I have not read the quoted sections to see the differences.
Was this an oversight by the CMP's?
I know that this "all conductors run together" statement has been made many times, often even by me. But I am now going to begin the long tedious process of correcting this myth. It used to be true, but since the 1999 code, it no longer is. All conductors only need be run together if run in metal conduit or into metal boxes. If you are using NM-B cable and plastic boxes, and if your area is using the 1999 or 2002 NEC, then all conductors do not need to be run together.
For anyone wishing to research this further, please check out the differences in Article 300.3(B) between the 1996 and 1999 codes.
300.3(B) Conductors of the Same Circuit. All conductors of the same circuit and, where used, the grounded conductor and all equipment grounding conductors and bonding conductors shall be contained within the same raceway, auxiliary gutter, cable tray, cablebus assembly, trench, cable, or cord, unless otherwise permitted in accordance with 300.3(B)(1) through (4).
300.3(B)(3) Nonferrous Wiring Methods. Conductors in wiring methods with a nonmetallic or other nonmagnetic sheath, where run in different raceways, auxiliary gutters, cable trays, trenches, cables, or cords, shall comply with the provisions of 300.20(B). Conductors in single-conductor Type MI cable with a nonmagnetic sheath shall comply with the provisions of 332.31. Conductors of single-conductor–type MC cable with a nonmagnetic sheath shall comply with the provisions of 330.31, 330.116, and 300.20(B).
So they are correct if you follow the rules of 300.3(B)(3) and 300.20(B) you may run the conductors of a circuit separately.
You could run the 'hot' from the panel to a switch and the neutral from the panel to a light.
Why you would want to do this I have no idea unless you are running K & T.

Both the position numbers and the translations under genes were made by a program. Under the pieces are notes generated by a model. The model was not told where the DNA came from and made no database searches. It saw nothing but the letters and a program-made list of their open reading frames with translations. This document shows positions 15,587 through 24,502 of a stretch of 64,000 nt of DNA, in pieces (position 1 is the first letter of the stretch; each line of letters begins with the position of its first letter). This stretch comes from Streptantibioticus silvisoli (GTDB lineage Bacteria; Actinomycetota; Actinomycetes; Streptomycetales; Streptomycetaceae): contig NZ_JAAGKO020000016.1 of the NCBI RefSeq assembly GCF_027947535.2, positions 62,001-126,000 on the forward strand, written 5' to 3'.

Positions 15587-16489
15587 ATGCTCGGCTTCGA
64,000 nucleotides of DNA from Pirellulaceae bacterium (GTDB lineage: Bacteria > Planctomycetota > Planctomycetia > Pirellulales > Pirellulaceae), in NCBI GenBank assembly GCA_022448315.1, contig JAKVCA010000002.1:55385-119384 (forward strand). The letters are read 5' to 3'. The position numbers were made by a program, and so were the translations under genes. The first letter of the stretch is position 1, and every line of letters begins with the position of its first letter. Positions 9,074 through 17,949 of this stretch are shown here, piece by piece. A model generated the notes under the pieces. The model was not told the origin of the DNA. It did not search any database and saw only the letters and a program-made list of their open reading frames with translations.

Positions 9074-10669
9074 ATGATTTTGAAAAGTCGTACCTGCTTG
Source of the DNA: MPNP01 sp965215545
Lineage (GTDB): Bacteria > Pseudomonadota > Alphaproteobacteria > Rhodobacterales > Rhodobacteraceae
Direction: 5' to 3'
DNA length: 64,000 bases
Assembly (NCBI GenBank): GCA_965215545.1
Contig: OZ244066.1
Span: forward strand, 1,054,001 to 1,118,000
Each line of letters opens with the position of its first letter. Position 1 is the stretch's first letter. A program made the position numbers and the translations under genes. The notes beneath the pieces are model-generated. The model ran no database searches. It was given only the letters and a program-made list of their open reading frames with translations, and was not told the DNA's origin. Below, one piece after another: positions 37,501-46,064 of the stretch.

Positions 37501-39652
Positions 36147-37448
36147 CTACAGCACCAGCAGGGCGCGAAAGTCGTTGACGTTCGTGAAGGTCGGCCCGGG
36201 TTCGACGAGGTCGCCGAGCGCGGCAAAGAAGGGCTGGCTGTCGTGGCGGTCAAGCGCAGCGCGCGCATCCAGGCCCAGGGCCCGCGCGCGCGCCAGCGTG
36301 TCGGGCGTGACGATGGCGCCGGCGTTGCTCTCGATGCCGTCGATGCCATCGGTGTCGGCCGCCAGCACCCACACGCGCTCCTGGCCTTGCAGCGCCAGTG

Bob Badger Construction & Maintenance Electrician Massachusetts
#89555 - 10/03/0409:06 AMRe: All conductors run together ?
The only 'good' reason that one might want to do this is in a situation where you need more than 2 phase conductors and are limited to common ga-2 or ga-3 NM cable assemblies.
Not introducing large current loops is IMHO a good thing, but I don't see a significant problem with two NM cables running side by side, with the neutral in one cable and the corresponding phase conductors in the other.
#89556 - 10/03/0411:17 PMRe: All conductors run together ?
I think I may have seen the discussion to which Jim is referring, or, at least, a similar one. Situation was for a combination bathroom fixture, with, as I remember, a light, a fan, and a heater. Power first went to the three-gang switch. The GC had screwed up before closing up the walls, and was trying to get the homeowner to go for running 2 12/2's, one with the hot and one of the switched legs, the other with other two switched legs.
I pretty much said, "No way in hell!" About ten posts later, someone came up with abovementioned references. I don't remember how it finally came out. It looks to me like it probably meets the letter of the Code, but I still think it's wrong, wrong, wrong!